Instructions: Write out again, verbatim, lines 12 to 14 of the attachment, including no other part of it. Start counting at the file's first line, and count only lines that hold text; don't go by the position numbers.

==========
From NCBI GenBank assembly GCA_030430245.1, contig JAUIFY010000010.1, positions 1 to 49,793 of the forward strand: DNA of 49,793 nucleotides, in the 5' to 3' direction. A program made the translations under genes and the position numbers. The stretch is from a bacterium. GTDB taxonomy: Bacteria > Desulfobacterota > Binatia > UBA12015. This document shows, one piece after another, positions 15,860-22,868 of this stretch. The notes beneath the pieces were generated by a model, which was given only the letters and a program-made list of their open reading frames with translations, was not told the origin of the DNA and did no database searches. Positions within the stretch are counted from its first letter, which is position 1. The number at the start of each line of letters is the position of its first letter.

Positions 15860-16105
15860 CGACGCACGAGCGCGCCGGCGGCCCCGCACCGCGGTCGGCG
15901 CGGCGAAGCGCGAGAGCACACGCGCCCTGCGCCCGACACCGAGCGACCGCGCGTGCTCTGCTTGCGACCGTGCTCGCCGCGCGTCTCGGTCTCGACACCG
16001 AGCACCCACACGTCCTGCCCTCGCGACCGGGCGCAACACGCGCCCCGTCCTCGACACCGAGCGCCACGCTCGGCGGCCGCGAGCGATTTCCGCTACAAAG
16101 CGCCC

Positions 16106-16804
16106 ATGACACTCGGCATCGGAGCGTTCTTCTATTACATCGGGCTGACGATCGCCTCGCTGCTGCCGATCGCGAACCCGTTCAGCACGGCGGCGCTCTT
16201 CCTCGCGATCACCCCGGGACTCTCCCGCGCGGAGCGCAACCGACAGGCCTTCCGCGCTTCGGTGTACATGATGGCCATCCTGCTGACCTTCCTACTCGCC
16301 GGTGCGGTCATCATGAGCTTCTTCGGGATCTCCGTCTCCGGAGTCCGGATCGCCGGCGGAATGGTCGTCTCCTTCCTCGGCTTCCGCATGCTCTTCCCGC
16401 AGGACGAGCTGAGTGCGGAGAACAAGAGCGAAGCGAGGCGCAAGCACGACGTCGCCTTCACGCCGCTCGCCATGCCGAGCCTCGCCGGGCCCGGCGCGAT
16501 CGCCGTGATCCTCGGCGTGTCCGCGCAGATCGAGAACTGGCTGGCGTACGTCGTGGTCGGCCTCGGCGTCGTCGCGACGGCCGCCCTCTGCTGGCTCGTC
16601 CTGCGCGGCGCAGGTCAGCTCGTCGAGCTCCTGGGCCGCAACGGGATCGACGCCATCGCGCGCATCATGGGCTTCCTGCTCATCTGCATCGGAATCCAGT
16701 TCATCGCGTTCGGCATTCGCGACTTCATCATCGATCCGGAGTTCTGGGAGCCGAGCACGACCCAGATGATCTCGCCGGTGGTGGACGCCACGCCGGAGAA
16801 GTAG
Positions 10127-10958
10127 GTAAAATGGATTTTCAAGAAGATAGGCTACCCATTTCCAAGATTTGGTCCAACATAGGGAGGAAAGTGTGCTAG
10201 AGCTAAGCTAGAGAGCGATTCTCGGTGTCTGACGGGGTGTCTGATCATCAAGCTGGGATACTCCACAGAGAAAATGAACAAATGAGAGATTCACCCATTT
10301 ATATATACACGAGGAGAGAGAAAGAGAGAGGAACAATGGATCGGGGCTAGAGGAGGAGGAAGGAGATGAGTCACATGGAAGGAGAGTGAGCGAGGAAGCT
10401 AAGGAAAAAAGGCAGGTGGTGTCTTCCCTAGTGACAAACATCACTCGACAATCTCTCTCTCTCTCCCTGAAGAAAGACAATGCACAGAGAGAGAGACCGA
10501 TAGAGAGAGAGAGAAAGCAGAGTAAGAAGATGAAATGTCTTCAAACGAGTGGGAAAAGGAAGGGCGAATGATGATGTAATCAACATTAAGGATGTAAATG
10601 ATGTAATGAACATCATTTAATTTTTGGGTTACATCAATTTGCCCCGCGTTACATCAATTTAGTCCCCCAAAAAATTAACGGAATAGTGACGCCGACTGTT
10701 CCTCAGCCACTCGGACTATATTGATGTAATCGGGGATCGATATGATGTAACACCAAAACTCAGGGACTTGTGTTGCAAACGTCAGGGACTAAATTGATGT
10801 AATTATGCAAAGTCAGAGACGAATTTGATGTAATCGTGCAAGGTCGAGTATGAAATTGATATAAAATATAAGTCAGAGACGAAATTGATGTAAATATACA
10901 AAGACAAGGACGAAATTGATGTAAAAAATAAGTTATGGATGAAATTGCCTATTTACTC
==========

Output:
16501 CGCCGTGATCCTCGGCGTGTCCGCGCAGATCGAGAACTGGCTGGCGTACGTCGTGGTCGGCCTCGGCGTCGTCGCGACGGCCGCCCTCTGCTGGCTCGTC
16601 CTGCGCGGCGCAGGTCAGCTCGTCGAGCTCCTGGGCCGCAACGGGATCGACGCCATCGCGCGCATCATGGGCTTCCTGCTCATCTGCATCGGAATCCAGT
16701 TCATCGCGTTCGGCATTCGCGACTTCATCATCGATCCGGAGTTCTGGGAGCCGAGCACGACCCAGATGATCTCGCCGGTGGTGGACGCCACGCCGGAGAA